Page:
2-3 tablespoons fresh dill, chopped
Salt and ground pepper to taste
1½ cups fresh breadcrumbs
2 tablespoons melted butter

1. Lightly butter a 10-inch gratin dish or casserole.
2. Steam the squash until tender, about 6-8 minutes.  Maybe less. Remove to a medium bowl.
3. Heat the butter or oil in a small skillet and add the onion and the optional meat. Cook until soft but not browned. Add to the squash along with the cheeses, the crème fraiche or sour cream, the wine, coriander, nutmeg, salt and pepper.
4. Pour into the prepared dish. Combine the breadcrumbs and melted butter; sprinkle over the top of the squash. You can also cook the breadcrumbs in a frying pan with the butter until they are toasted and crisp.
5. Bake at 350ºF until bubbling and nicely browned, about 35 minutes.

4-5 servings
Adapted from Irma S. Rombauer, Marion Rombauer Becker and Ethan Becker’s The All New All Purpose Joy of Cooking (from 1997). Earlier versions of this cookbook called this recipe Summer Squash Casserole.

Moroccan Two Reds Salad
This salad has an astonishingly psychedelic color and a unexpectedly great flavor. Almost makes you want to say "Cool, man."

1 pound beets (3 medium), washed, stems cut off
1 pound (4 medium) tomatoes, seeded, cut into ½-inch cubes
½ medium red onion, finely chopped
1 clove garlic, minced
¼ cup chopped flat-leafed parsley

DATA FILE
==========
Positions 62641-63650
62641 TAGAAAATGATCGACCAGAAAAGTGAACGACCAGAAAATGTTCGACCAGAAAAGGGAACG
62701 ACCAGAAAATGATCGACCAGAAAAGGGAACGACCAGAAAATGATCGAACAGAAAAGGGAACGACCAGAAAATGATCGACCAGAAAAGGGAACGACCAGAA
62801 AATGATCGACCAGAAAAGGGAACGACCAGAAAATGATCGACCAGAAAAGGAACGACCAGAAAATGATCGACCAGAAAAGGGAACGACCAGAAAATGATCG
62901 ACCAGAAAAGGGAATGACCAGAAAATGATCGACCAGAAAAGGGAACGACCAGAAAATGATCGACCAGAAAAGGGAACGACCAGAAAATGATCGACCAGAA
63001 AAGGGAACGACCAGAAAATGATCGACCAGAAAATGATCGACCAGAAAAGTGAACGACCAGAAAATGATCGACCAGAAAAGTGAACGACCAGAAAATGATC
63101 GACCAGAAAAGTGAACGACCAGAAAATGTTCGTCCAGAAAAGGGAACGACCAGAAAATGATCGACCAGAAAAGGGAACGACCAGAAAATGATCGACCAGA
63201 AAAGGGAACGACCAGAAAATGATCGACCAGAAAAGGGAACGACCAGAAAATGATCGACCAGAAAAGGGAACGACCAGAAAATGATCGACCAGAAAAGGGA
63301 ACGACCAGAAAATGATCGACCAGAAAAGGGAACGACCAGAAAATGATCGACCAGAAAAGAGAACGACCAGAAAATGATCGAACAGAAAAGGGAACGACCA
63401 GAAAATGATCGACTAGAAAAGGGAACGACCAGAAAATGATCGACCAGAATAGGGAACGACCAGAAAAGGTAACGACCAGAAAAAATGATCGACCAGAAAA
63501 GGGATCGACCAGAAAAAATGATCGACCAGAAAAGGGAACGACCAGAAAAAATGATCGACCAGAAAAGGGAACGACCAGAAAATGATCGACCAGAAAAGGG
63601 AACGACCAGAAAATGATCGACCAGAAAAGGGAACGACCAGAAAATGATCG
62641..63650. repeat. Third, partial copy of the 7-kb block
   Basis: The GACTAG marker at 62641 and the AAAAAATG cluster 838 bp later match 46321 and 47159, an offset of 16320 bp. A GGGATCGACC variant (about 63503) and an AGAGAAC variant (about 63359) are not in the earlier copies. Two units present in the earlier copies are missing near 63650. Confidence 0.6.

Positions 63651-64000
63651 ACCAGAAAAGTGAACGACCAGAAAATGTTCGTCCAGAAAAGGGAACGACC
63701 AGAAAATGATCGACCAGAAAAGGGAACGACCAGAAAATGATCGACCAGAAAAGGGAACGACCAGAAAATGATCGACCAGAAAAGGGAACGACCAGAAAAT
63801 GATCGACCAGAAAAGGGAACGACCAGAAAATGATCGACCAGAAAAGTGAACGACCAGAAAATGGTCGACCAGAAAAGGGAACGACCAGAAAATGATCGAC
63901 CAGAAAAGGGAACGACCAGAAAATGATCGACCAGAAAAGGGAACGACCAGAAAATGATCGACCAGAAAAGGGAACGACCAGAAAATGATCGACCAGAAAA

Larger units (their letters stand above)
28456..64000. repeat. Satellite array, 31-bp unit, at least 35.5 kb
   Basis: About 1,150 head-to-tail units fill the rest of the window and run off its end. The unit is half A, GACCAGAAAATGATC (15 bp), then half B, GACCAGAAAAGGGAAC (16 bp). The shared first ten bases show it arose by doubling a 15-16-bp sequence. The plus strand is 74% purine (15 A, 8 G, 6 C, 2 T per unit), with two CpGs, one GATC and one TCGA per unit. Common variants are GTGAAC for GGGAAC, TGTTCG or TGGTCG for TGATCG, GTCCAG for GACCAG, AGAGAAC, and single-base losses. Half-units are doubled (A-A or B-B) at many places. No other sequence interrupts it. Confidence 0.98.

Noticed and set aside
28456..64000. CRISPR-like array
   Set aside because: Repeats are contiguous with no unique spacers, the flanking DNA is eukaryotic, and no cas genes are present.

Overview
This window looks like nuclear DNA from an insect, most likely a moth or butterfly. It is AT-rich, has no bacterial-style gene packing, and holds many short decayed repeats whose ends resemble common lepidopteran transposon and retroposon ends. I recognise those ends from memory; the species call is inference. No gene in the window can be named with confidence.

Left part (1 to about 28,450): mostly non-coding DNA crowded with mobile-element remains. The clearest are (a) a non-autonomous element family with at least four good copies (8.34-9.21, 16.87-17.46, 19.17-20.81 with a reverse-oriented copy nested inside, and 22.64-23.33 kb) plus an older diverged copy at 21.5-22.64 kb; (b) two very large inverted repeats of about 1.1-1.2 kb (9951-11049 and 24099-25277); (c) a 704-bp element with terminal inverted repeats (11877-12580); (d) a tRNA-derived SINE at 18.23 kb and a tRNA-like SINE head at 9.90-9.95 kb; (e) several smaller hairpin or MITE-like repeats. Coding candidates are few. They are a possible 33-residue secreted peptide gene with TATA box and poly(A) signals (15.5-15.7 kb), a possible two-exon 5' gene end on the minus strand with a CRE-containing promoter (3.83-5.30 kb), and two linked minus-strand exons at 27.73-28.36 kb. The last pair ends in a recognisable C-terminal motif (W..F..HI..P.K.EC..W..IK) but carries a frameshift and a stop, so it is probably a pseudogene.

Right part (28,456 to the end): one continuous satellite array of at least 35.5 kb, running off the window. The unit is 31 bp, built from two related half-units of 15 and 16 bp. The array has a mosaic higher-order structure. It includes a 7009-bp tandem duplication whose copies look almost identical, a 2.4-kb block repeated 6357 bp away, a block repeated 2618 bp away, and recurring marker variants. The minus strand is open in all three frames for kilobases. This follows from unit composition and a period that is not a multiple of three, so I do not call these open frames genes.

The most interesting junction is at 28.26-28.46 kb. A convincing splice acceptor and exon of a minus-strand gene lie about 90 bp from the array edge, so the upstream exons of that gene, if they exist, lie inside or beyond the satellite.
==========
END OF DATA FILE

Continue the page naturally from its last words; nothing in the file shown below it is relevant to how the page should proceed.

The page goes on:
¼ cup chopped fresh cilantro, mint, or oregano or a mix
2 tablespoon olive oil
2 tablespoons red wine vinegar
3 tablespoons fresh lemon juice
1 teaspoon salt or to taste
Freshly ground black pepper to taste

1. Place the beets in a glass or metal 8 x 8 pan or something comparable. Pour about ½-inch water into the bottom of the dish and cover the dish tightly with aluminum foil. Place in a 400ºF. oven and roast until the beets are soft, about 1 hour. You may need longer if the beets are larger. Let them cool slightly and then peel. The skins and stems should slip off easily, leaving your hands nicely pink. Cut off the beet tails.
2. Cut the beets into ½-inch cubes and place in a medium-sized bowl along with the tomatoes, onion, garlic, parsley, cilantro or other herbs.
3. Add the olive oil, vinegar, lemon juice, salt and pepper to taste and mix well.
4. Serve at once or chill in the fridge for up to an hour. I prefer the salad at room temperature.

Serves 6-8
Adapted from Jeffrey Alford and Naomi Duguid’s Flatbreads & Flavors

Oven-Roasted Tomato Variation

I tried something slightly different with a current batch of tomatoes I purchased from The Patch.
I did the usual washing, cutting in half around the equator, taking out as many of the seeds as I can with my finger, placing them close together in a glass dish and seasoning with salt and pepper. You can also use a rimmed baking sheet. I didn’t sprinkle any olive oil over them.

I roasted at 400ºF. for about 15 minutes and then lowered the temp to 300ºF. until they were much reduced in volume but still nice and squishy, about 2 or 2½ hours. Maybe more. (If you need to roast some beets--or anything else for that matter, you can do them at the same time. They’ll just take longer than at their usual temp.)

I let them cool, placed them on a serving plate and drizzled them with Maple Smoked Olive Oil and then placed a small mound of Délice de la Vallée, a combination of cows’ milk and cream and goats’ milk on top. Both products are made in Sonoma County. You can substitute any good olive oil or soft cheese.